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Re: Ruby changes for Wheezy



OoO En  cette fin  de matinée  radieuse du dimanche  06 mars  2011, vers
11:40, Lucas Nussbaum <lucas@lucas-nussbaum.net> disait :

> Note that, for applications written in Ruby and packaged in Debian, we
> will make sure that they work no matter what /usr/bin/ruby points to (if
> necessary, by forcing the shebang to ruby1.8, and installing the correct
> dependencies). What might break is software manually installed by users.
> I don't see how that situation is different from the Java one.

This is  also what is done  with Python.  We get  very little complaints
with this. However, maybe the Python roadmap is easier to understand and
less applications get broken when upgrading to a new major version.

Breaking applications that are  installed outside of the package manager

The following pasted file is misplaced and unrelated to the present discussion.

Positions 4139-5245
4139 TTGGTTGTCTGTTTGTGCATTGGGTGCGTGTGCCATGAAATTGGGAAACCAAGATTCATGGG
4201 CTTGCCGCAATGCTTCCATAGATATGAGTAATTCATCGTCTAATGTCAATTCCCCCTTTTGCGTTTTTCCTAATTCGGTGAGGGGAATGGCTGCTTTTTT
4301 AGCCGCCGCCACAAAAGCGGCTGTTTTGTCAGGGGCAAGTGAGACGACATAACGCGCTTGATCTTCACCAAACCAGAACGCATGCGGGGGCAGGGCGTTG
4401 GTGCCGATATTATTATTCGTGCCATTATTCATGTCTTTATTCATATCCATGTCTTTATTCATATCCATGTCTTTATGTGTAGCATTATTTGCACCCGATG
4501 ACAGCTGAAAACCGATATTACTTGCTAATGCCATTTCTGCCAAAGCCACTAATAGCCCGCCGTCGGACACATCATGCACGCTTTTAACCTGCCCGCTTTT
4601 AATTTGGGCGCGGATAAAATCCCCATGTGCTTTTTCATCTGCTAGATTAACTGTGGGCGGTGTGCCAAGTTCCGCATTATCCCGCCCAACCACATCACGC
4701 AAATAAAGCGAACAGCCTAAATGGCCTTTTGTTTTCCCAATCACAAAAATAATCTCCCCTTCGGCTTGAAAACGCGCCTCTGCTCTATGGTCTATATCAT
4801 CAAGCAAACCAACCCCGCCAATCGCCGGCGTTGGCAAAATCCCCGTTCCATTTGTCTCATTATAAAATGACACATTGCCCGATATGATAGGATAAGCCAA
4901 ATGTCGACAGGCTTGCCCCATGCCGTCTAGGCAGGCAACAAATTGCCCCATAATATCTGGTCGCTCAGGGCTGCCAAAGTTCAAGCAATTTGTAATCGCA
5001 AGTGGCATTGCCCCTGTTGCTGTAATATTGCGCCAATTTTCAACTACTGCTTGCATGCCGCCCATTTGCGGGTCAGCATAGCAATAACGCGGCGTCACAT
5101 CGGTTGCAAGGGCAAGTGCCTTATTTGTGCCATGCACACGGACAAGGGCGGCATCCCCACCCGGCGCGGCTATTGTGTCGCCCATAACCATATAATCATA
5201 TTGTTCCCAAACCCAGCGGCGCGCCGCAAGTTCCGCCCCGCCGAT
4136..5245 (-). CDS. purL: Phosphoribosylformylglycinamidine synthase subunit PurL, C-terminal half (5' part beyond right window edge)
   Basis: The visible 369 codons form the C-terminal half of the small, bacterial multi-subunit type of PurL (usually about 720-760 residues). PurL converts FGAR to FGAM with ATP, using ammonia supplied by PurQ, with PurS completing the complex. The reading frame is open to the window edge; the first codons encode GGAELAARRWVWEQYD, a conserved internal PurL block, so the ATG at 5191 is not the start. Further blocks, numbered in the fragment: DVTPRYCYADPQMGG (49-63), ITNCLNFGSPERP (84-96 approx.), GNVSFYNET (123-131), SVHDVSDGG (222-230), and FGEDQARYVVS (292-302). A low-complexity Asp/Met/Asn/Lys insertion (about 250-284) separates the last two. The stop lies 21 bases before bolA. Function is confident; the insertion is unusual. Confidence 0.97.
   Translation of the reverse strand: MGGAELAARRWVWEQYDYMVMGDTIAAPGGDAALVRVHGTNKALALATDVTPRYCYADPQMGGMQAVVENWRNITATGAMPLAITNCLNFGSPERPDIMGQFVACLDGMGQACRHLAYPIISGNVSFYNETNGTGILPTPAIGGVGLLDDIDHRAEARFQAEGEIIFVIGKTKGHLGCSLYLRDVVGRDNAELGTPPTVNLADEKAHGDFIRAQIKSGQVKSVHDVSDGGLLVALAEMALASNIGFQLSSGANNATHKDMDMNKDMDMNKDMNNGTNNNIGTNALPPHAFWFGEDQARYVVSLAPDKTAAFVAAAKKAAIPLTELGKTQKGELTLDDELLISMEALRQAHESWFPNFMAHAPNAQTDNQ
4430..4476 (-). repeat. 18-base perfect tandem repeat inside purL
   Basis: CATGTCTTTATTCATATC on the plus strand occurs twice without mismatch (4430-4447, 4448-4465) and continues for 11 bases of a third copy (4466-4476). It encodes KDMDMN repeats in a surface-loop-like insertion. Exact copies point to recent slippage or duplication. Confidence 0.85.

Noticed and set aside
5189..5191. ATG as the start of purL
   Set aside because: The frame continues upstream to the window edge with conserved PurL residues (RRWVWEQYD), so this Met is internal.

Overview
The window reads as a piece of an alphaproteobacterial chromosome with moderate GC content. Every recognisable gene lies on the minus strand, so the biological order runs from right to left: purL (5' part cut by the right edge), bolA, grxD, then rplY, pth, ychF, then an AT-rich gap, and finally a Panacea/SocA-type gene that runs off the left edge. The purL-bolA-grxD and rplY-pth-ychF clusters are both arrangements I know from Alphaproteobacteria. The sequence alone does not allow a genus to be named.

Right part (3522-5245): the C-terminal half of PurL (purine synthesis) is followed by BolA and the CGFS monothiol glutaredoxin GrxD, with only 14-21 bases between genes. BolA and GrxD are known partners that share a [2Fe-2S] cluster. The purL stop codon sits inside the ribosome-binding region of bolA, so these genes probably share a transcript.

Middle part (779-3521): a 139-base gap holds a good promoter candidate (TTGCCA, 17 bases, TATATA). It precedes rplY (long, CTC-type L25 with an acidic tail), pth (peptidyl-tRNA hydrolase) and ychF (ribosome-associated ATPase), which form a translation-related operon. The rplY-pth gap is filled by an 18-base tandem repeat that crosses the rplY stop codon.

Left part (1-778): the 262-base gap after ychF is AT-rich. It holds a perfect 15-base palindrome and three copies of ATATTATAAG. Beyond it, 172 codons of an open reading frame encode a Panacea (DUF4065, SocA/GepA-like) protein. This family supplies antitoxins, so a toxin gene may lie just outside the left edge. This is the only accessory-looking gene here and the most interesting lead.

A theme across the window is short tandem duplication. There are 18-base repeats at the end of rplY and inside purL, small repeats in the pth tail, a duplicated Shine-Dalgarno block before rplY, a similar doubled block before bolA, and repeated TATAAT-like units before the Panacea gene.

is bad  but it  is far less  worse than breaking  applications installed
with the package manager.

>> > Anyway. We are early in the wheezy release cycle. If switching ruby
>> > implementations using alternatives turns out to be a bad idea, we can
>> > switch back to the former approach at some point. And we will arguments
>> > to reply to users who currently want it. 
>> 
>> Do you really need to break hundreds of user systems just to make a
>> handful of whiners happy?

> I am under the impression that it's not "a handful of whiners", but that
> the consensus in the Ruby community is that we should switch to
> alternatives.

Do they really understand that alternatives may break a lot of things on
user systems? By reading your blog, I understand that the Ruby community
(or a  part of it) does not  really understand that Debian  does want to
provide  a robust  way  to  manage applications.   If  the user  install
software X written in Ruby  with apt, then uses "update-alternatives" to
switch Ruby  version and then software X  is broken, it seems  we are to
blame  because  using  update-alternatives  should not  break  installed
softwares.
-- 
Program defensively.
            - The Elements of Programming Style (Kernighan & Plauger)

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